Scene Modes

There are plenty of pre-programmed scene modes.  You can get to them by using the button that toggles through the main capture mode, digital image stabilization mode and scene modes.  Once in the scene mode area, you can choose the scene mode that you’d like to try.  You can choose from Portrait, Landscape, Landscape & Portrait, Night Scene, Night & Portrait, Sport, Indoor, Candle, Self-Portrait, Available Light Portrait, Sunset, Fireworks, Cuisine, Behind Glass, Documents, Auction, Shoot & Select1, Shoot & Select2, Beach & Snow, Under Water Wide1, Under Water Wide2, Under Water Macro, Under Water Snapshot, and Movie.  I don’t like the fact that you have to dig into the scene modes to get to the movie capture mode. 

Movie Mode 

You can capture movies, with sound, at 640×480/15fps, 320×240/15fps, and 160×120/15fps. 


When you’re in P (program auto) mode, you can switch the metering method between multi-pattern metering and spot metering.  Multi-pattern metering evaluates the entire frame (or most of it, at least) to determine correct exposure.  With spot metering, the camera determines exposure by only looking at the center point of the frame. 

White Balance 

There is an automatic white balance setting and several presets, including sunlight, overcast, tungsten and 3 fluorescent settings. 


In addition to auto ISO, you can set the camera at ISO 50, 100, 200, 400, 800, and 1600. 

In-Camera Image Adjustment 

During playback mode, you can apply some effects and fixes, like red-eye fix, black & white, sepia.  You can also resize, change brightness, adjust saturation, add a frame, add a title, or make a calendar with your image.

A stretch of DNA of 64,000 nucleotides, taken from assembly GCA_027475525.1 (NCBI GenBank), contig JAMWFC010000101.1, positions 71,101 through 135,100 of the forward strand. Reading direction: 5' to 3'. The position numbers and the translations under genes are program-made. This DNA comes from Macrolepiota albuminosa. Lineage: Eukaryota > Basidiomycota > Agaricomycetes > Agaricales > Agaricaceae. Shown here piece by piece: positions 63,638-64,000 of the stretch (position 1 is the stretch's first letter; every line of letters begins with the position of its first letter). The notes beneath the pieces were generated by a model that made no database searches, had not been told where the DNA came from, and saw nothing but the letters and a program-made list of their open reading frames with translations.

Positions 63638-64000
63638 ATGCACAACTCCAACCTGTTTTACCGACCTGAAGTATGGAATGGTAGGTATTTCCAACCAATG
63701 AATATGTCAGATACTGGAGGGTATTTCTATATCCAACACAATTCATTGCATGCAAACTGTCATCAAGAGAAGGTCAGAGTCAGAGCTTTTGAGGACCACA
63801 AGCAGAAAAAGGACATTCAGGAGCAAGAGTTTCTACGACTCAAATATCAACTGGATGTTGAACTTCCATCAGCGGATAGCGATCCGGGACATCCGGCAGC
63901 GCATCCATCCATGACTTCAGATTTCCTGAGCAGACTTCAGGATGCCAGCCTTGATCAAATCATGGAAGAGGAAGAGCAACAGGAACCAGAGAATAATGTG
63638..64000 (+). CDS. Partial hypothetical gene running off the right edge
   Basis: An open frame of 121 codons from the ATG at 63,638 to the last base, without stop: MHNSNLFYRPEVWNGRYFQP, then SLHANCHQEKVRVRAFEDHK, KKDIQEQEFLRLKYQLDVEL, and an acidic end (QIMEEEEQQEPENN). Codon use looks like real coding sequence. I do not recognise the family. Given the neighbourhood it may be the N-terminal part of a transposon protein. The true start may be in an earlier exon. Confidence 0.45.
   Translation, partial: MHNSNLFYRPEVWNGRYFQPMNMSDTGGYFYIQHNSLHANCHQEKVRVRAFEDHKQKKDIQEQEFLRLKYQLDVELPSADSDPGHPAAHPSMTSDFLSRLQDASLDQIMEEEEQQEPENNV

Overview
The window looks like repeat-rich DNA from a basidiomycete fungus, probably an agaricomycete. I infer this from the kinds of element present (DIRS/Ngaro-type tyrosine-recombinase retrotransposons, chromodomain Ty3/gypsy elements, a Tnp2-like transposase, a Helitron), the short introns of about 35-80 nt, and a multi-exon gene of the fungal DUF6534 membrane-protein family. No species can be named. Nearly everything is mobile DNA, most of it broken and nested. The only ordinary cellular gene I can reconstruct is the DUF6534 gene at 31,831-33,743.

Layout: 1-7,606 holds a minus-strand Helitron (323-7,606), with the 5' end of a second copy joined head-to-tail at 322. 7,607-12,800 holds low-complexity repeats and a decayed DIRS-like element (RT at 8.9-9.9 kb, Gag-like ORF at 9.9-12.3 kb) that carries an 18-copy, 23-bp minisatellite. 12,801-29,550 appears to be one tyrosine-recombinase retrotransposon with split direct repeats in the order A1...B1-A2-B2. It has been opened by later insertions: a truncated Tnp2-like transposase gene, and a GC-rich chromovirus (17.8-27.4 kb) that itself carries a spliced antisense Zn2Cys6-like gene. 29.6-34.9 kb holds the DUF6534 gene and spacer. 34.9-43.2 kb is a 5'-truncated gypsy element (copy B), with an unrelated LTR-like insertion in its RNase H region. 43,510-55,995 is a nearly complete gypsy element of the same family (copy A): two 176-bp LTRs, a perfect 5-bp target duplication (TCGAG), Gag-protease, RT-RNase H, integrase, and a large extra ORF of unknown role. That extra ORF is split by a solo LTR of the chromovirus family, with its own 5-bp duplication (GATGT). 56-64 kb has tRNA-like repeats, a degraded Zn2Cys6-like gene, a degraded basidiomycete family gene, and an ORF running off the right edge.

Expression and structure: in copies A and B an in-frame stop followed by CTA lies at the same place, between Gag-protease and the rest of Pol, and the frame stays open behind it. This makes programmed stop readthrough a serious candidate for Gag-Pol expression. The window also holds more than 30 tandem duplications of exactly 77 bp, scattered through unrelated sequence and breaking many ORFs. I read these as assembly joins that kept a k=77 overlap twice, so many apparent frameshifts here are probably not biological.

The camera is very well built – pretty much how you would expect a shockproof, crushproof camera to be.  However, it’s also not bulky at all, measuring 3.6” W x 2.3” H x 0.8” D.  With those measurements, it’s still very pocketable.  Buttons are easy to operate, but they’re pretty tiny.

On the front of the camera, you’ll see the lens (and its built-in cover), the flash, LED lamp, and microphone.

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Flash and LED lamp (view large image)

The top of the camera is home to the shutter button and power button.

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For such a simple camera, there are quite a few buttons on the back.  At the top are the zoom buttons.  Moving down, there is a button to toggle between capture modes (normal, image stabilization, and scene modes).  Next comes the button to enter playback mode.  After that is the customary 5-way directional pad for navigating menus or accessing shortcuts to flash modes, timer modes, exposure compensation, and focus modes.  Finally at the bottom of the camera is the menu/LED button and the DPOF button.  Also on the back is the speaker.

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The right side of the camera (when looking at back) has a door to access the USB/AV/DC IN multi-connector.

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The bottom of the camera has a tripod mount and door to access the battery and memory media compartment.

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LI-42B battery and charger, USB cable, A/V cable, wrist strap, manual, and CD-ROM with Olympus Master software


Overall, image quality was average to good.  Images had plenty of detail and crisp edges throughout most of the frame, but I did notice some corner softness.  This softness is not very noticeable in every day shooting, and a common occurrence in small cameras with small lenses.  The color reproduction outdoors was very good, as long as the metering could handle the shot.  The camera had some difficulty in back-lit conditions.  It’s an (admittedly) hard situation for a camera, but I feel that other cameras can handle the shot better. 

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Tough back-lit shot (view medium image) (view large image)

There was some barrel distortion at the wide angle setting, but it was about average.  At the telephoto end there was also some pincushion distortion, again about average for a camera in this class.